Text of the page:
What is the Foundation to your Spine?

As you should know, having an activated and strong core musculature can help reduce the risk of having low back pain and injury. These muscles help take the stress and absorb the force that is place throughout the low back region. But what muscles am I referring to?

This is a question I ask almost every patient with low back troubles. So, what are the muscles that make up your core?

The most common answer I get is the rectus abdominis muscle, which is otherwise known as the "sexy, six-pack abs". Other answers I get is the oblique muscles and other muscles covering the entire abdominal wall, front and back. Those answers are correct but only partially. Yes they make up the abdominal wall which protects and provides movement and stabilization for the lumbar spine and components of the digestive system.  But what is often forgot is your hamstrings, adductor muscle groups, and gluteal muscle groups.

Now, I know what you're thinking, how can my leg muscles be considered the core or protectors of the low back? Well this is where my analogy of laying a proper foundation to build a big, beautiful house comes into play. Whenever a house is being built, the foundation is the concrete that provides the bottom infrastructure which is properly mapped and laid down (aka your adductors, gluteal and hamstring muscle groups). This is the key component that has to be installed correctly. If this foundation, lets say is cracked due to an Alaskan earthquake, then the beautiful house (aka your lumbar spine) built over top can not be properly supported, resulting in potential catastrophic damage and destruction of your home.

This must be prevented and avoided!

3 Great Exercises to build your Foundation

Listed below are 3 great exercises to start on strengthening the foundation of your spine. The key tip to remember with all of these core exercises is to make sure your spine is in neutral spine position which translates to "straight spinal position". When consistent lumbar spinal flexion and extension are applied, aggravation of a lower back problem can occur, preventing recovery and causing chronic pain. This often presents in patients who are encountering a low back problem and often times is the reason they have a problem to begin with. In these 3 exercises, you notice how it requires you to maintain that neutral spine position while activating your true core musculature.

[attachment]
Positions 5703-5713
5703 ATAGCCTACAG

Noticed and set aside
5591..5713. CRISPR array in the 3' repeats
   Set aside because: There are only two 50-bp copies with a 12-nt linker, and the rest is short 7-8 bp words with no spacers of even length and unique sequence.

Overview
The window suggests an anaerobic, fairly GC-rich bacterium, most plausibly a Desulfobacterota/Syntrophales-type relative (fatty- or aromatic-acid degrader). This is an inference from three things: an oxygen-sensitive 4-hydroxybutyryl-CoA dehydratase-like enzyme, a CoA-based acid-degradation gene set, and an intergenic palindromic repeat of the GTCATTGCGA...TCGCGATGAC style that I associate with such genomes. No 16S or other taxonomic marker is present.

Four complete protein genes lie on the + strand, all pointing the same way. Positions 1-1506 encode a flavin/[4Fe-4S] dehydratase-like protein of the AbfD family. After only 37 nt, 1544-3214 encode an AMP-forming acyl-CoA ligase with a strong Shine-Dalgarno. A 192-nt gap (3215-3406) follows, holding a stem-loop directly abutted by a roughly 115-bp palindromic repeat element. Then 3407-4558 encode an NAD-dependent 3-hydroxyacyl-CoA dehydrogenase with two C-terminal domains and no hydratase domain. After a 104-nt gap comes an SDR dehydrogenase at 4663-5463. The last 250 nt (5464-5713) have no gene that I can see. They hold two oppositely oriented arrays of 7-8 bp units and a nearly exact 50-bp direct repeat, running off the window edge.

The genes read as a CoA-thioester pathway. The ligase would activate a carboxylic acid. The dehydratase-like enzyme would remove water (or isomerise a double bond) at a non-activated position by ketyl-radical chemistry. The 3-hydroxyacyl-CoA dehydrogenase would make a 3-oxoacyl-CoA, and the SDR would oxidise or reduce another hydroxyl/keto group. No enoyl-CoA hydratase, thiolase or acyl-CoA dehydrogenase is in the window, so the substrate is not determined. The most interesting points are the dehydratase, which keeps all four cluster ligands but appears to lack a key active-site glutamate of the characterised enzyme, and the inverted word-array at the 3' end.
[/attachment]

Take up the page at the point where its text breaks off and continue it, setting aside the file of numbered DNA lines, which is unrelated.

Bird Dog

On the first 3 images above, you can see how the Bird Dog exercise is performed. This is a great exercise because it can serve as a base with a lot of options to progress and to challenge the patient more. Here are some tips to complete successfully:

  • Keep that spine straight when you alternate arm and leg motions.
  • Attempt to point your heel back, not your toes, when lifting the leg. This engages the hamstring and gluteal muscle groups more.
  • Hold each pose for 3 seconds. Standard repetitions and sets is 3 sets of 10 reps.

Side Glute Bridge/Glute Bridge

On the following images above, you'll see the side glute bridge being performed. Utilizing proper hip hinging technique while on the table is the key to executing this exercise. Other tips include:

  • Be sure your lower back is straight and the forward motion is coming from your hips
  • Hold pose at the top for 3 seconds
  • 3 sets of 10 repetitions is a good baseline to start!
  • Another option is the standard Glute Bridge which can accomplish the same goals!

McGill Curl Up

The last two images displayed show myself executing the McGill curl up! An alternative to the sit-up or crunch, the McGill curl up is a great exercise to activate your anterior abdominal muscles without involving excessive flexion and extension in the lumbar spine.

  • While lying down on your back, imagine that a string is attached from your chest to the ceiling as it pulls you up. Elevate once you feel your shoulder blades come off the table and hold for 3 seconds
  • Hands are placed under the middle of your low back
  • Point your chin directly to the ceiling so your eyes are looking approximately 45 degrees backwards. This prevents excessive neck tension throughout each repetition of this exercise

Are there more exercises that execute our goal of building a strong foundation and while maintaining a neutral spine position? Yes, many more! Some of those include:

  • Dead Bug variations
  • Planks and other variations
  • TRX exercises
  • Hip Hinge Drills

In summary, strengthening your foundation of your spine can lead to lesser instances of low back pain and is the basis of low back rehabilitation. Including this as a part of your treatment plan is essential for not only recovery but injury prevention. 

Are you struggling with low back pain? Contact us today to schedule an appointment at 907-349-4212! 


Bryan Matthisen, D.C.

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